Words by Gabriele Shaw
Last week, Dr Maya Angelou sat down with Oprah Winfrey to discuss the inspiration behind her new book: Me and Mom and Me. Touching upon things never spoken of before, Dr Angelou reveals the personality and the pain behind the legend. Serving as an essayist, entertainer, activist, poet, professor, film director and mother, seeing beyond her extensive achievements seems impossible. She has written more than 30 books, and she once had three titles— I Know Why The Caged Bird Sings, The Heart of a Woman and Even the Stars Looked Lonesome —on The New York Times best-seller list simultaneously for six consecutive weeks. In 1993 she became the first poet since Robert Frost in 1961 to write and recite a poem at a presidential inaugural ceremony which she won a Grammy for Best Non-Musical Album for.
In a frank conversation, Dr Angelou, who Oprah famously calls her “mother-sister-friend” opens up about forgiveness and family. Dr. Angelou digs into one of the most personal, and up until now, secretive stories of her life: her relationship with her mother, Vivian Baxter. She also reveals intimate truths from her childhood, including how despite abandoning her when she was three, her mother was nurturing and the source of her strength.
What was meant to be a light beginning to the interview was shocking. Dr Angelou revealed that before any interest in literature, she was a calypso dancer, telling Oprah that: “When I look at an old photo or a clip from my calypso days, I think it’s amazing what I have done…I don’t have to be modest about it. Modesty is a learned affectation…”
As expected, the interview took a darker turn when Dr Angelou revealed the abuse she received whilst trying to get an application to be a bus conductor. Following her mother’s stern instructions to “sit down in that office and make sure they give you that application”, a resilient Maya turned up every day waiting for the chance to be considered for a job – bear in mind not one black person had ever been employed by the company at that point. Maya recalls a particular scenario where the secretaries at the reception area were being especially rude: “I was reading Dostoyevsky or Tolstoy at the time. I did, and the secretaries laughed at me…They pushed out their lips and said some negative racial things, but I sat there.”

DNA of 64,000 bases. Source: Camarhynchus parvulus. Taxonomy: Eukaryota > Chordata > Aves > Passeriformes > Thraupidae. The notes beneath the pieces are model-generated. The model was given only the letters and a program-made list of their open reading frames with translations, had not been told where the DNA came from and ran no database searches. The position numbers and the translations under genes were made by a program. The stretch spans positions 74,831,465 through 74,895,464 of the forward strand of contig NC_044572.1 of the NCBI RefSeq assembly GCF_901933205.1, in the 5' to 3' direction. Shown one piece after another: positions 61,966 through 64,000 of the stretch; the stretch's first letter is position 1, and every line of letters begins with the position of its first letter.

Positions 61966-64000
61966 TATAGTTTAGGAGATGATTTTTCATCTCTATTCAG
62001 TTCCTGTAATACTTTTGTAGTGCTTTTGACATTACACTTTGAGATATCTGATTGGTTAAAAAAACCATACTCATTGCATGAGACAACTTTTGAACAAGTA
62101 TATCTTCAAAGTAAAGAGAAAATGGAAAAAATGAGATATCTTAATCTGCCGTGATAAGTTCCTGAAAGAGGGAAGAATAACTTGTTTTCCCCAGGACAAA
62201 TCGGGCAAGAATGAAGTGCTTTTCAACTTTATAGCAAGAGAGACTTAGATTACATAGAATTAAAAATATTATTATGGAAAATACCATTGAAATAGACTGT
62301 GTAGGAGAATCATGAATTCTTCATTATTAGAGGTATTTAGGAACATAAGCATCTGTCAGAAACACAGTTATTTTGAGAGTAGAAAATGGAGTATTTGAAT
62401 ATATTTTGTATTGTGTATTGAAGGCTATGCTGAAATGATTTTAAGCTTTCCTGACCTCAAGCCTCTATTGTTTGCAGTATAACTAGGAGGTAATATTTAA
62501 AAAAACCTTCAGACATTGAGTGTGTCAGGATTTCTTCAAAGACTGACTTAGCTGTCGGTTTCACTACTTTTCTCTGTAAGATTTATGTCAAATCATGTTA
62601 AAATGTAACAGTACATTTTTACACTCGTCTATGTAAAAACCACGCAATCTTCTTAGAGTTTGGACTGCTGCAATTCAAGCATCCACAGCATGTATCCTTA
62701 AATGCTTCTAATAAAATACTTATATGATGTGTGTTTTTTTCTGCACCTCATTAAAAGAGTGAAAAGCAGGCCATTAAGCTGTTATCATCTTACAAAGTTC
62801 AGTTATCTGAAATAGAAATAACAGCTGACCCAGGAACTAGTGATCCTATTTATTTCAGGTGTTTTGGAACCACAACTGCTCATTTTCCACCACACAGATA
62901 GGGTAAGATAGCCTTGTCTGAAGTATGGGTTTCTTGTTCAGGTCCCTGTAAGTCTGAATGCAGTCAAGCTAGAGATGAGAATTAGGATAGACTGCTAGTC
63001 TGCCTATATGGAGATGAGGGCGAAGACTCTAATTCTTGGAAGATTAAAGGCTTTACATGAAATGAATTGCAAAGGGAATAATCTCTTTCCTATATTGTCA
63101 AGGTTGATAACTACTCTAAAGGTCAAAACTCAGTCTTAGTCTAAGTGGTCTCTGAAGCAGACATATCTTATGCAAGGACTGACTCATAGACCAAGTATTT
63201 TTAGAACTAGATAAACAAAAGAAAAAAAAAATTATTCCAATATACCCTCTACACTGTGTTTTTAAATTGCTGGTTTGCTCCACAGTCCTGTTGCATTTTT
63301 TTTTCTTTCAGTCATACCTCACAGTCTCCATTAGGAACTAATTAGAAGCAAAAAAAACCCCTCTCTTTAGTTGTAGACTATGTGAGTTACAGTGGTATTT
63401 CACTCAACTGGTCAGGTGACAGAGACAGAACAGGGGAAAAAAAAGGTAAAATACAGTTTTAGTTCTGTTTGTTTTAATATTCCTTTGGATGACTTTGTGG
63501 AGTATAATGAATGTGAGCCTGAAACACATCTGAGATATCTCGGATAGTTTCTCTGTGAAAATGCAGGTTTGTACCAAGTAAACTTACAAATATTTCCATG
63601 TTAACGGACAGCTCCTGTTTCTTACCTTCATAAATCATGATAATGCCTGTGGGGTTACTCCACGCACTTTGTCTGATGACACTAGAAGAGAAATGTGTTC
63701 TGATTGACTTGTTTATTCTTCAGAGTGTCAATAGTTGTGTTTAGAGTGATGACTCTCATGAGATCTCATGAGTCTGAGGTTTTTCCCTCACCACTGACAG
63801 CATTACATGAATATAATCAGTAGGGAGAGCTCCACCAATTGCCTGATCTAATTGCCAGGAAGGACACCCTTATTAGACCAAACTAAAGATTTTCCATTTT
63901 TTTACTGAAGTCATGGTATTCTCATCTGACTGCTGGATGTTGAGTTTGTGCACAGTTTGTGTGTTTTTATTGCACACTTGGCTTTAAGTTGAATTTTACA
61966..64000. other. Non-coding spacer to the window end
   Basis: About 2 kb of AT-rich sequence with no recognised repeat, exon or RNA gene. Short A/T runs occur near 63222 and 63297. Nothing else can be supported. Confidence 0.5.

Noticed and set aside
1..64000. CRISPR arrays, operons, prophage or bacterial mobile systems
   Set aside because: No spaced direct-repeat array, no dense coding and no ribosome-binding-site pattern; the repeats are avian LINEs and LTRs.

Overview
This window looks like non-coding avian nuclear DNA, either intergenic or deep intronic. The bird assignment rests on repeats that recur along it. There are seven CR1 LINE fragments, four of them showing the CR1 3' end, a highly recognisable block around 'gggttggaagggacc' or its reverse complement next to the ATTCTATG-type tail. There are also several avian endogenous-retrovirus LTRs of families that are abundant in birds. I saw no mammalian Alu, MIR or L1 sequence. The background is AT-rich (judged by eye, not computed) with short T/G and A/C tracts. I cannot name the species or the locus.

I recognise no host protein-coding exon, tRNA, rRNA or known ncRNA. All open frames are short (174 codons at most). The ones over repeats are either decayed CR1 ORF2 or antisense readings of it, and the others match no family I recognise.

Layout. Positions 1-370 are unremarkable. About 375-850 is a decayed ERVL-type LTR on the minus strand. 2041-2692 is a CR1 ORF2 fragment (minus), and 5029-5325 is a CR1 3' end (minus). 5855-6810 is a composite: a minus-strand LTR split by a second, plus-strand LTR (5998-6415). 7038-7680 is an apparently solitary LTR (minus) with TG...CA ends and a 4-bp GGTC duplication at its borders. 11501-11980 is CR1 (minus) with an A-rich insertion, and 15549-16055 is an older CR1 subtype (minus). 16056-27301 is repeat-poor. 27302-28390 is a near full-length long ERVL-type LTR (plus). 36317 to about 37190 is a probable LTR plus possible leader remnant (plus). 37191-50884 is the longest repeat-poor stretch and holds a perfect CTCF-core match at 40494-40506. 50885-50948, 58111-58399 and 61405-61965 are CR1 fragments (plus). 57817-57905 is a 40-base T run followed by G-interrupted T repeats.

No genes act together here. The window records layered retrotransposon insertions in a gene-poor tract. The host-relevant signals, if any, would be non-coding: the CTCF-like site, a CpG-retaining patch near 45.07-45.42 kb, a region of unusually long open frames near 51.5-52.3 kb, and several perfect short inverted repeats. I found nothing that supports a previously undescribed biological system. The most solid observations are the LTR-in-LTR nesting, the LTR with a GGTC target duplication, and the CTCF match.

Her resilience resulted in her being the first black bus conductor in the US – a historic achievement. It is hard to imagine that only five years before that, at the age of 15 she was kidnapped by her boyfriend and beaten for a week on the premise of that she cheated on him. She denies ever doing so. Her mother, concerned about her whereabouts eventually found her:
“My mother walked in and saw me and fainted because I looked so—well, my teeth had gone through my lips.” Dr Angelou then went on to tell Oprah that her mother had arrived with the equivalent to henchmen, who proceeded to nearly beat the man to death. After being nursed back to health, her mother gave her a 9mm gun and advised a stricken Maya to shoot him.
Dr Angelou, now 85, is soft spoken, gentle and perhaps even bashful at times. It’s hard to imagine her actually handling a firearm with an intent to murder someone, yet she proceeded to tell Oprah: “My mother told me to call him and tell him to meet me on the corner, and I did that, and I had the pistol in my hand…..I also knew it was very unlikely that I would actually shoot”. Like a true storyteller, she declines to elaborate, clearly in a ploy to entice people into buying the book.
What is shocking about these stories is that fans of Maya Angelou would already assume to know everything about her, but what they forget is that I Know Why the Caged Bird Sings and its successors are only partially autobiographical. The most touching part of the interview is when she shares the moment everything changed for her - when she became “Maya Angelou” so to speak. Her mother for the first time had referred to her as a woman, inspiring her to better herself. Dr Angelou recounts how she thought to her herself: “Suppose she’s right. Suppose I really am going to be somebody. Maybe I should stop drinking and smoking and cursing,” and from that moment on, never did any of the later again. it obviously worked wonders.